20. Fragmented nature: consequences for biodiversity

    OpenAIRE

    Olff, Han; Ritchie, Mark E.

    2002-01-01

    We discuss how fragmentation of resources and habitat operate differently on species diversity across spatial scales, ranging from positive effects on local species coexistence to negative effect on intermediate spatial scales, to again positive effects on large spatial and temporal scales. Species with different size and mobility can be regulated by different processes at the same spatial scale, a principle that may contribute to diversity. Differences in species richness between local commu...

  1. Telomere Restriction Fragment (TRF) Analysis.

    Science.gov (United States)

    Mender, Ilgen; Shay, Jerry W

    2015-11-20

    While telomerase is expressed in ~90% of primary human tumors, most somatic tissue cells except transiently proliferating stem-like cells do not have detectable telomerase activity (Shay and Wright, 1996; Shay and Wright, 2001). Telomeres progressively shorten with each cell division in normal cells, including proliferating stem-like cells, due to the end replication (lagging strand synthesis) problem and other causes such as oxidative damage, therefore all somatic cells have limited cell proliferation capacity (Hayflick limit) (Hayflick and Moorhead, 1961; Olovnikov, 1973). The progressive telomere shortening eventually leads to growth arrest in normal cells, which is known as replicative senescence (Shay et al. , 1991). Once telomerase is activated in cancer cells, telomere length is stabilized by the addition of TTAGGG repeats to the end of chromosomes, thus enabling the limitless continuation of cell division (Shay and Wright, 1996; Shay and Wright, 2001). Therefore, the link between aging and cancer can be partially explained by telomere biology. There are many rapid and convenient methods to study telomere biology such as Telomere Restriction Fragment (TRF), Telomere Repeat Amplification Protocol (TRAP) (Mender and Shay, 2015b) and Telomere dysfunction Induced Foci (TIF) analysis (Mender and Shay, 2015a). In this protocol paper we describe Telomere Restriction Fragment (TRF) analysis to determine average telomeric length of cells. Telomeric length can be indirectly measured by a technique called Telomere Restriction Fragment analysis (TRF). This technique is a modified Southern blot, which measures the heterogeneous range of telomere lengths in a cell population using the length distribution of the terminal restriction fragments (Harley et al. , 1990; Ouellette et al. , 2000). This method can be used in eukaryotic cells. The description below focuses on the measurement of human cancer cells telomere length. The principle of this method relies on the lack of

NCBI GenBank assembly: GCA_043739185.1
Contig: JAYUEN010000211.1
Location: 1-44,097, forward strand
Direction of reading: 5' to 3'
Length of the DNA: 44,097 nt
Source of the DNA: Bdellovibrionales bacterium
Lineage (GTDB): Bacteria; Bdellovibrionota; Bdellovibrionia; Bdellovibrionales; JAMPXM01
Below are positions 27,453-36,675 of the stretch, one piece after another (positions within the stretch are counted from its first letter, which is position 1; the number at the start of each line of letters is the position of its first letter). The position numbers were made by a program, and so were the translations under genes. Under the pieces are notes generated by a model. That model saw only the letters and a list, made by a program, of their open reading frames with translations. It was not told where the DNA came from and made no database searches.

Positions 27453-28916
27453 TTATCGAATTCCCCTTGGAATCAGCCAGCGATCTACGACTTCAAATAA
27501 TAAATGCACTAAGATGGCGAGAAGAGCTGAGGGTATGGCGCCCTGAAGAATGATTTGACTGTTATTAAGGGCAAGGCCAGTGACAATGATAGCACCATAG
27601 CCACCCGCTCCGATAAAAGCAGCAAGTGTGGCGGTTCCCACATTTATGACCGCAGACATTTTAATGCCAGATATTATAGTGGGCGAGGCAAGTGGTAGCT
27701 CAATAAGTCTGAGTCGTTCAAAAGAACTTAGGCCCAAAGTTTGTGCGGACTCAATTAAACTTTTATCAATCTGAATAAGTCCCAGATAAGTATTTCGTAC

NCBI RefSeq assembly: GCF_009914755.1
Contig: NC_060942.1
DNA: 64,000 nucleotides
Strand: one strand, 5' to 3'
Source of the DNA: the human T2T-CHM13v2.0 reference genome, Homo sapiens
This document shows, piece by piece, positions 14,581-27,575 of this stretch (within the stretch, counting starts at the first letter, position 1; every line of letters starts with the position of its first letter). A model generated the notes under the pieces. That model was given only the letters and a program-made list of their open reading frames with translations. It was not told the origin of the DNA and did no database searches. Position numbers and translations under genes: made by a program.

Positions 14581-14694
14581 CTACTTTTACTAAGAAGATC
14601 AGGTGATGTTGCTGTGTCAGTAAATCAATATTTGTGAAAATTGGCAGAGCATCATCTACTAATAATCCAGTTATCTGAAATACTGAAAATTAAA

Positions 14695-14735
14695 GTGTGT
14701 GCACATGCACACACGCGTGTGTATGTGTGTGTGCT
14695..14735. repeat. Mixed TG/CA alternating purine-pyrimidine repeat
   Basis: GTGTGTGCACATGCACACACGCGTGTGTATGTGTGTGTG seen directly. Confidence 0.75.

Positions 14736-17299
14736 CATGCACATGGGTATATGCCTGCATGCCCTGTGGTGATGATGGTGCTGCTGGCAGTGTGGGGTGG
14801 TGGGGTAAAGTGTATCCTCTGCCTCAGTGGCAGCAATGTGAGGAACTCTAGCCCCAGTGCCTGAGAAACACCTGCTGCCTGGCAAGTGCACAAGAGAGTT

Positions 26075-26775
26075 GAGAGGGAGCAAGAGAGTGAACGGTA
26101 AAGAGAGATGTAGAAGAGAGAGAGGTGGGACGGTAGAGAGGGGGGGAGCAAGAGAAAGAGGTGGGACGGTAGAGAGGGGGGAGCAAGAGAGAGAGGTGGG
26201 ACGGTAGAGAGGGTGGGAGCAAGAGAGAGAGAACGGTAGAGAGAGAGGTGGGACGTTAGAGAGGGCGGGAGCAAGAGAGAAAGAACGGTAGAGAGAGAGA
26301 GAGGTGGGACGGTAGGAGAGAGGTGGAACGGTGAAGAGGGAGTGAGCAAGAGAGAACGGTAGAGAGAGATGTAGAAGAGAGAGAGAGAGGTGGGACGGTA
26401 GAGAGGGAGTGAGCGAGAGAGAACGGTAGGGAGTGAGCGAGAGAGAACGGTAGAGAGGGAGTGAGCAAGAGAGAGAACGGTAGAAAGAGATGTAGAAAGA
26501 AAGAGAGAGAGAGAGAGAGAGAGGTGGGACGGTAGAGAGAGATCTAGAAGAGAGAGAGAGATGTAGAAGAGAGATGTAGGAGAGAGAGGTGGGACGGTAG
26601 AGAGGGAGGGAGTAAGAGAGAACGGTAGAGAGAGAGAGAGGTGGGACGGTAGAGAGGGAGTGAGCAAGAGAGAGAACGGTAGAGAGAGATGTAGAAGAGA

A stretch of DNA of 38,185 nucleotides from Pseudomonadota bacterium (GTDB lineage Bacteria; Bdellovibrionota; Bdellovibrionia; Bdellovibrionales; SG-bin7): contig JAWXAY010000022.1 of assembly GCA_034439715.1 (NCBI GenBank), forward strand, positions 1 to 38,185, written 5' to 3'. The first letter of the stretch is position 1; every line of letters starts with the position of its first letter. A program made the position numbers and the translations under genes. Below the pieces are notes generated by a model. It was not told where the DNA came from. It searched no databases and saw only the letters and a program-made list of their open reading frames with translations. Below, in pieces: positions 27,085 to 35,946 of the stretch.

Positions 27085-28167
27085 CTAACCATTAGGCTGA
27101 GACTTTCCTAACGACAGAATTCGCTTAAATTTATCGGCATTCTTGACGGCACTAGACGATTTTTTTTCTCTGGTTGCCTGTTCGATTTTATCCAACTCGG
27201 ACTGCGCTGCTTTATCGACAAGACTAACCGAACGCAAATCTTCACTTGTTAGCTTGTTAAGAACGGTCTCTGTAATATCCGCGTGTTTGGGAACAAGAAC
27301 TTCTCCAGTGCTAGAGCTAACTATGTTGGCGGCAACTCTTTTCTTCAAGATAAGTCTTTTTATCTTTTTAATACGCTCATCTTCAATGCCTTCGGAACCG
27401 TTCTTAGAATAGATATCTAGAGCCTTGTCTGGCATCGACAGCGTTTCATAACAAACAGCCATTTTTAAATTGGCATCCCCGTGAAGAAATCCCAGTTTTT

2. Intermittency in 197Au fragmentation

    International Nuclear Information System (INIS)

    Dabrowska, A.; Holynski, R.; Olszewski, A.; Szarska, M.; Wilczynska, B.; Wolter, W.; Wosiek, B.; Cherry, M.L.; Deines-Jones, P.; Jones, W.V.; Sengupta, K.; Wefel, B.

    1995-07-01

    The concept of factorial moments was applied to an analysis of the dynamical fluctuations in the charge distributions of the fragments emitted from gold nuclei with energies 10.6 and < 1.0 GeV/n interacting with emulsion nuclei. Clear evidence for intermittent fluctuations has been found in an analysis using all the particles released from the gold projectile, with a stronger effect observed below 1 GeV/n than at 10.6 GeV/n. For the full data sets, however, the intermittency effect was found to be very sensitive to the singly charged particles, and neglecting these particles strongly reduces the intermittency signal. When the analysis is restricted to the multiply charged fragments, an intermittency effect is revealed only for multifragmentation events, although one that is enhanced as compared to the analysis of all, singly and multiply charged, particles. The properties of the anomalous fractal dimensions suggest a sequential decay mechanism, rather than the existence of possible critical behaviour in the process of nuclear fragmentation. The likely influence of the charge conservation effects and the finite size of decaying systems on the observed intermittency signals was pointed out. (author). 37 refs, 9 figs, 5 tabs

  3. Residual Fragments after Percutaneous Nephrolithotomy

    Directory of Open Access Journals (Sweden)

    Kaan Özdedeli

    2012-09-01

    Full Text Available Clinically insignificant residual fragments (CIRFs are described as asymptomatic, noninfectious and nonobstructive stone fragments (≤4 mm remaining in the urinary system after the last session of any intervention (ESWL, URS or PCNL for urinary stones. Their insignificance is questionable since CIRFs could eventually become significant, as their presence may result in recurrent stone growth and they may cause pain and infection due to urinary obstruction. They may become the source of persistent infections and a significant portion of the patients will have a stone-related event, requiring auxilliary interventions. CT seems to be the ultimate choice of assessment. Although there is no concensus about the timing, recent data suggests that it may be performed one month after the procedure. However, imaging can be done in the immediate postoperative period, if there are no tubes blurring the assessment. There is some evidence indicating that selective medical therapy may have an impact on decreasing stone formation rates. Retrograde intrarenal surgery, with its minimally invasive nature, seems to be the best way to deal with residual fragments.